THE U. S. NAVAL ACADEMY SUMMER CRUISES: A LOOK AT THE LATEST ONE AND A FOLLOW-UP OF AN EARLIER ONE.
NAVAL SCHOOL OF AVIATION MEDICINE PENSACOLA FLA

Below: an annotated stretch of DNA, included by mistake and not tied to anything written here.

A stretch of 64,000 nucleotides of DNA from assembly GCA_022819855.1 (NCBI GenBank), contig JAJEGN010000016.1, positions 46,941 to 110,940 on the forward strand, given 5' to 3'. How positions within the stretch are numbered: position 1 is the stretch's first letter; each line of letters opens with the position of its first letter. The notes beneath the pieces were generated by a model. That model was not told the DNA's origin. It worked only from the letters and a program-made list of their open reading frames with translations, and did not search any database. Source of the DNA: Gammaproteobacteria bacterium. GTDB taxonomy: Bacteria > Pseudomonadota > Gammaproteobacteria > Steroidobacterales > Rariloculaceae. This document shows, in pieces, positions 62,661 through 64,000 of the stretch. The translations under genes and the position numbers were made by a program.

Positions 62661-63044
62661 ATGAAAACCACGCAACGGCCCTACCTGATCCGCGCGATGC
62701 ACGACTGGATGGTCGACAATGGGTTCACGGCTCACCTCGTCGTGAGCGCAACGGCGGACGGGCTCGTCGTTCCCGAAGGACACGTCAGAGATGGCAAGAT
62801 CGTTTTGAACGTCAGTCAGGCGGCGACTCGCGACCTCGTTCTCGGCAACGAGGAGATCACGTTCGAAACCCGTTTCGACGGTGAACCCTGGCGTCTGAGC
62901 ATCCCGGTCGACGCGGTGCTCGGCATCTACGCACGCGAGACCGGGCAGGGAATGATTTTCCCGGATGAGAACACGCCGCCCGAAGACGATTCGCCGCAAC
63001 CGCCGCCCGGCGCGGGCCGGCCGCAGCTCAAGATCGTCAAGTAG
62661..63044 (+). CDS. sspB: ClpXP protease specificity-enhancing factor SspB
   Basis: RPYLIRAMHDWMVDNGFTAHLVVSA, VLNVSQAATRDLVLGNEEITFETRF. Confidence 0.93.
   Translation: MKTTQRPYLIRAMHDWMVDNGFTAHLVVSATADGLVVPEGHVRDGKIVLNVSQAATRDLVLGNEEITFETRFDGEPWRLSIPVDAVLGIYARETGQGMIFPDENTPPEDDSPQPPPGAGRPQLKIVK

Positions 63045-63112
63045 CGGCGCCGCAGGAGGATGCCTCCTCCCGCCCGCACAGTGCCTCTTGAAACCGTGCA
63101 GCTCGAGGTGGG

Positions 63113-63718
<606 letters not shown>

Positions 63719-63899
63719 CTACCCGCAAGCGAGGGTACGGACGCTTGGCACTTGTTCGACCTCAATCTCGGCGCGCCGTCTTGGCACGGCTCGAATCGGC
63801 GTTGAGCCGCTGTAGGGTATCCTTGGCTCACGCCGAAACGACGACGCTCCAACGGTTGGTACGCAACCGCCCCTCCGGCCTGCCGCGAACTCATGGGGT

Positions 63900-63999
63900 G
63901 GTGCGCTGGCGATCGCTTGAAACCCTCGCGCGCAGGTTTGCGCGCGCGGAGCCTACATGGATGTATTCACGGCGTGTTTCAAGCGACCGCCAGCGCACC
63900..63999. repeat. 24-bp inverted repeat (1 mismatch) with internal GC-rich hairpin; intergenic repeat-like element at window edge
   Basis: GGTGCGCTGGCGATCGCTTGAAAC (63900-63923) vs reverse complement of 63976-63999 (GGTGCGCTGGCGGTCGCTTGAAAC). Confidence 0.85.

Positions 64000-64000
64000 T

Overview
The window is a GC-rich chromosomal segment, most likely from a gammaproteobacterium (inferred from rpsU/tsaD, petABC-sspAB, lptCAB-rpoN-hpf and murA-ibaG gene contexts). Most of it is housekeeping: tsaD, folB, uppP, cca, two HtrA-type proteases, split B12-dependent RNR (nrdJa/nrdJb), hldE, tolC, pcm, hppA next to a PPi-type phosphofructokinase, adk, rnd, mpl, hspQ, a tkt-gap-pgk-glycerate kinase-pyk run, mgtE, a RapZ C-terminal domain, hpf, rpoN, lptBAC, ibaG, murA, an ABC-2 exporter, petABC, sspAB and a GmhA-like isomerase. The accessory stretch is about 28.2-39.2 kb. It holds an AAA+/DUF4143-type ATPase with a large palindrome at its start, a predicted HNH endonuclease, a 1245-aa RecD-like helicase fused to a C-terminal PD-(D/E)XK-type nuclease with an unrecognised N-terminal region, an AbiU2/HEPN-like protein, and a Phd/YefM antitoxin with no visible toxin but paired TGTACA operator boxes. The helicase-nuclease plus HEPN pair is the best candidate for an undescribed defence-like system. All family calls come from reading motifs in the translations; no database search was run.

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This study served a twofold purpose 1 To evaluate the effectiveness of the 1963 Air Indoctrination Cruises for U. S. Naval Academy midshipmen by identifying changes in knowledge about and attitudes toward aviation and by determining attitudes toward the cruise itself. 2 To evaluate further the cruise concept by studying an earlier cruise group 1961 that has had an opportunity to enter flight training. As in previous studies the results indicated a favorable endorsement of the cruise concept. There was strong evidence that the cruise contributed to a more realistic picture of naval aviation and an increase in the perceived status of naval aviation. The 1963 group had fewer men than earlier groups expressing the intention of entering aviation and it was demonstrated that this was probably related to the fact that there was an increase in this group in the number of men who felt that they were not physically qualified for flight. An extremely small portion of the group expressed the intention of entering the NAO program. With respect to the follow-up study it was demonstrated that those influenced positively by the cruise, as determined by their stated intentions toward aviation before and after the cruise, had a considerably higher rate of actual entry into flight training than those not changing or those shifting negatively. Furthermore, those who shifted positively outnumbered those shifting negatively about 2 12 to 1. Author